“Prey” is a vast improvement over “Arrow on the Doorpost.” And it has everything that the previous episode lacked, including stakes. “Arrow on the Doorpost” didn’t amount to much, because the outcome was obvious and didn’t really progress the plot, besides telling us what we already knew. In “Prey”, Andrea, with Milton’s help, has finally figured out what the Governor plans to do. She runs away from Woodbury and attempts to travel to the prison in order to warn Rick and the others about their impending slaughter.
This episode was almost entirely Andrea-centric, and we only see Rick in a nonspeaking role for a brief moment near the end of the episode.
Interestingly enough, “Prey” opens up with a flashback to Michonne and Andrea camping out together. Andrea, in a rare moment of insightfulness, correctly guesses that the walkers Michonne keeps with her are people she knew. Michonne responds that those walkers weren’t human to begin with and that they deserved what they got. While we don’t see Michonne again this episode, this scene is making a statement about the Governor. Andrea needs to realize that someone doesn’t need to be a walker to be a monster. Furthermore, it gives us some nice insight into Michonne’s past.
Fast-forward to the present day, in which the Governor is setting up a torture chamber for Michonne. The Governor still wants revenge for his daughter Penny, and right now, all that matters to him is getting it. Milton, warns Andrea what the Governor plans to do, and now that all the facts are practically hitting Andrea in the face, she can no longer deny that the Governor isn’t who he seems to be. She tells Milton to escape Woodbury and to go to the prison with her, but Milton refuses. Andrea runs into Tyreese and Sasha on her way out and warns them about the Governor.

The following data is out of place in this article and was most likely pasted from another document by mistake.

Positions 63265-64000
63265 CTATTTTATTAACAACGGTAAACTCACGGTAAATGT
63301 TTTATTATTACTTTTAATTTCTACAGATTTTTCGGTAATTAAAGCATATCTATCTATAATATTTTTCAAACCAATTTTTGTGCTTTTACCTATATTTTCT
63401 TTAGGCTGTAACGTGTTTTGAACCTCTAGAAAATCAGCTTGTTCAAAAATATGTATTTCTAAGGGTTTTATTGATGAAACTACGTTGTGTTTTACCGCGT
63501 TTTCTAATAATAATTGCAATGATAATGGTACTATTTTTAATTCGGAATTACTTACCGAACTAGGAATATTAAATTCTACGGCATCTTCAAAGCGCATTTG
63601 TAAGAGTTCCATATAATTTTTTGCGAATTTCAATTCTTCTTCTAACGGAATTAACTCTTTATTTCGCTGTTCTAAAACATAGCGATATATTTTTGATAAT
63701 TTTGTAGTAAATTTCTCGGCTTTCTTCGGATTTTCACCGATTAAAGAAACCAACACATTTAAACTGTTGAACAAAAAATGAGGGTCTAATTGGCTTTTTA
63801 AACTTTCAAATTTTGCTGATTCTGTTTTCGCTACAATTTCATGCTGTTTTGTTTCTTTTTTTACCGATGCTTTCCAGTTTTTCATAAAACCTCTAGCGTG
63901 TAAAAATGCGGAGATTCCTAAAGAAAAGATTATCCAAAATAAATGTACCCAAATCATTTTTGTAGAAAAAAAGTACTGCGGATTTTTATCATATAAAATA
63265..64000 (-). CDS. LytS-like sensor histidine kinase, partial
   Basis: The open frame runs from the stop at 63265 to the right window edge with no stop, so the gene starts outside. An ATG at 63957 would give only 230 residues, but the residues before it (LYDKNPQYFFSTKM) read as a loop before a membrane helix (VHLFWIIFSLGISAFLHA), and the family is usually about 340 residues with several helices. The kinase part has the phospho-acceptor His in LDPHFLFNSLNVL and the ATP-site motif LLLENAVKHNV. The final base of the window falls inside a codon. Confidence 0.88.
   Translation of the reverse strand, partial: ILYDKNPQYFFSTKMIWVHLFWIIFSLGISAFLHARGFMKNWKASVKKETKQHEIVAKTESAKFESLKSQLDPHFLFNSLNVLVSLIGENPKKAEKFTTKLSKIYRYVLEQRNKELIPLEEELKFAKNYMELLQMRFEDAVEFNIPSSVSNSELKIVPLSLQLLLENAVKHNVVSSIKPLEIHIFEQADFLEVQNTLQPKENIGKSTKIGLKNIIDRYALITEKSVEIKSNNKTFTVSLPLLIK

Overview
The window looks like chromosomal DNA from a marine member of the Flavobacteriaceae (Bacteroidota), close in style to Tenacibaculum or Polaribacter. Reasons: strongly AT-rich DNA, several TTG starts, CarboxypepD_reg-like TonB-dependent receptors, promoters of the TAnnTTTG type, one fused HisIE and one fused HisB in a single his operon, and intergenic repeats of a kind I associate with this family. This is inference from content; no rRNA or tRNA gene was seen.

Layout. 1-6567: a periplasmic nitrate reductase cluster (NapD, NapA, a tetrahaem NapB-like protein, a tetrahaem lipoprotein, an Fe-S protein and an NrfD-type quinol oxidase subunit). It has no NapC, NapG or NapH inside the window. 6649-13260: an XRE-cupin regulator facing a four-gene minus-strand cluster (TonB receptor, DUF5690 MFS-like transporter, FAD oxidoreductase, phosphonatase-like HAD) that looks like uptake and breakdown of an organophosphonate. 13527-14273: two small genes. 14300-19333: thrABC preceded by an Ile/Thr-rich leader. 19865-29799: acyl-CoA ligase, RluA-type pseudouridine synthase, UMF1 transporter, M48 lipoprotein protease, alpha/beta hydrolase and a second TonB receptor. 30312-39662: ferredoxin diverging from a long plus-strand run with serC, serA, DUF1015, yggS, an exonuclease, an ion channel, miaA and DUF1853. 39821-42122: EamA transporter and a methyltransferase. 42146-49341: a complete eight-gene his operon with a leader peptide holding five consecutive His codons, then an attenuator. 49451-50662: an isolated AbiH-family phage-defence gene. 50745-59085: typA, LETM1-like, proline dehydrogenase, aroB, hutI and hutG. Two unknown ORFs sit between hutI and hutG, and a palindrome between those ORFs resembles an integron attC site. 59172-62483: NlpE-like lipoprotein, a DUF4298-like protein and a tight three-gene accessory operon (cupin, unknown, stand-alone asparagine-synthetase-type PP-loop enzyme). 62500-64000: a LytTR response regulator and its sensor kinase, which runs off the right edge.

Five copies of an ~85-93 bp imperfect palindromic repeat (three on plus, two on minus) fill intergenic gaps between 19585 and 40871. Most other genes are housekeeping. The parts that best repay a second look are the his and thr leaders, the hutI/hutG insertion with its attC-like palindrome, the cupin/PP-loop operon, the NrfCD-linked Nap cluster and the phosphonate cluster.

Most of this episode is just the Governor hunting Andrea down so she cannot make it to the prison and warn the Atlanta survivors about what’s going to happen. While she’s on foot, the Governor’s in a car, and between Woodbury and the prison are countless walkers that she has to avoid.
I admit that Andrea has not been my favorite character this season. She seemed to have fallen irrevocably in love with the Governor, which didn’t take much, probably because he managed to offer her something no one else could: a warm, safe place to stay. She continued denying that anything was wrong despite all the warning signs. And she kept convincing herself and trying to convince everyone at the prison that the people in Woodbury were nice people.
No, I’m sorry, Tyreese and Sasha are nice people. The people who stood around chanting for Merle and Daryl to fight to the death are not nice people.
Andrea’s complete one-eighty in this episode was both surprising and welcoming. Even though Andrea failed to warn Rick and ended up being captured by the Governor, she still proved herself formidable, and her chase scene and hiding from the Governor in the warehouse was intense and thrilling. Not to mention, she was resourceful; the door trick she used to sic a bunch of walkers on the Governor to aid her escape was really smart. And it said a lot that she didn’t go back and help him, even when she heard him screaming.
Milton was great this episode as well. Sure, he stopped Andrea from killing the Governor when she had the chance, but that’s a little understandable for him. He may not be completely in the dark about what kind of person the Governor is, but he still considers him a friend. And he has morals that he tries to uphold. When Andrea leaves, she tells Milton that he can no longer turn a blind eye to what the Governor does, and he doesn’t. It’s very much implied that Milton is the one to torch a pit of walkers that the Governor was going to use to ambush the prison. And after the Governor comes back to Woodbury with a captured Andrea, whom he tells everyone that he couldn’t find, Milton is the only one who knows the truth.
Milton is quickly becoming a favorite character of mine. He’s well-acted, and he’s really growing as a person.
Tyreese and his group are also having some fascinating developments as well. And they are slowly realizing that Woodbury is not as great as it seems. They’re still falling for the Governor’s charisma, but hopefully they’ll eventually see through it. Also, they hopefully won’t take as long to figure it out as Andrea did.
And for those of you who have found yourself annoyed by Andrea, think of it like this: she’s not Lori.